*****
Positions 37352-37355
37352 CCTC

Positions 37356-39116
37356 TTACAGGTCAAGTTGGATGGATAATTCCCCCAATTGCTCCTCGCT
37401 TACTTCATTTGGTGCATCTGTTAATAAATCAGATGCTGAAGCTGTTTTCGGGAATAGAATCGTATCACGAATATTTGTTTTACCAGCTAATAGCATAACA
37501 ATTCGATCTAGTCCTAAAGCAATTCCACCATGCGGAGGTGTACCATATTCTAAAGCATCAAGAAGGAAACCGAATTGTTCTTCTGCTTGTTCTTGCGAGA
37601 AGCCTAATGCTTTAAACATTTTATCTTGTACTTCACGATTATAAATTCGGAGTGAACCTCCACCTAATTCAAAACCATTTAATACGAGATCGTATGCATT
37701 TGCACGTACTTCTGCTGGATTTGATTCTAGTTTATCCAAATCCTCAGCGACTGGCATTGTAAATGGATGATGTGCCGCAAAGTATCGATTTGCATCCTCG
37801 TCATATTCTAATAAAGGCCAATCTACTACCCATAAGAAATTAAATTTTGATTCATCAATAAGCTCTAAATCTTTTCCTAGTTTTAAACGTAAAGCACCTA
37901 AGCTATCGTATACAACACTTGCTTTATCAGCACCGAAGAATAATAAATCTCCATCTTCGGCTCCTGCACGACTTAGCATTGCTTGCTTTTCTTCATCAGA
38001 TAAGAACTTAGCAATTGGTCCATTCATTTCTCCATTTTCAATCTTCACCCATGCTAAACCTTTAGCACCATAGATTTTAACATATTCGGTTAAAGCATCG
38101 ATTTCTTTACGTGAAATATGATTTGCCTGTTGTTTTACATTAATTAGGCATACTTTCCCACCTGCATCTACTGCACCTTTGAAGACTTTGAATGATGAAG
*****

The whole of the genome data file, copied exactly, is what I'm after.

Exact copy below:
Positions 37352-37355
37352 CCTC

Positions 37356-39116
37356 TTACAGGTCAAGTTGGATGGATAATTCCCCCAATTGCTCCTCGCT
37401 TACTTCATTTGGTGCATCTGTTAATAAATCAGATGCTGAAGCTGTTTTCGGGAATAGAATCGTATCACGAATATTTGTTTTACCAGCTAATAGCATAACA
37501 ATTCGATCTAGTCCTAAAGCAATTCCACCATGCGGAGGTGTACCATATTCTAAAGCATCAAGAAGGAAACCGAATTGTTCTTCTGCTTGTTCTTGCGAGA
37601 AGCCTAATGCTTTAAACATTTTATCTTGTACTTCACGATTATAAATTCGGAGTGAACCTCCACCTAATTCAAAACCATTTAATACGAGATCGTATGCATT
37701 TGCACGTACTTCTGCTGGATTTGATTCTAGTTTATCCAAATCCTCAGCGACTGGCATTGTAAATGGATGATGTGCCGCAAAGTATCGATTTGCATCCTCG
37801 TCATATTCTAATAAAGGCCAATCTACTACCCATAAGAAATTAAATTTTGATTCATCAATAAGCTCTAAATCTTTTCCTAGTTTTAAACGTAAAGCACCTA
37901 AGCTATCGTATACAACACTTGCTTTATCAGCACCGAAGAATAATAAATCTCCATCTTCGGCTCCTGCACGACTTAGCATTGCTTGCTTTTCTTCATCAGA
38001 TAAGAACTTAGCAATTGGTCCATTCATTTCTCCATTTTCAATCTTCACCCATGCTAAACCTTTAGCACCATAGATTTTAACATATTCGGTTAAAGCATCG
38101 ATTTCTTTACGTGAAATATGATTTGCCTGTTGTTTTACATTAATTAGGCATACTTTCCCACCTGCATCTACTGCACCTTTGAAGACTTTGAATGATGAAG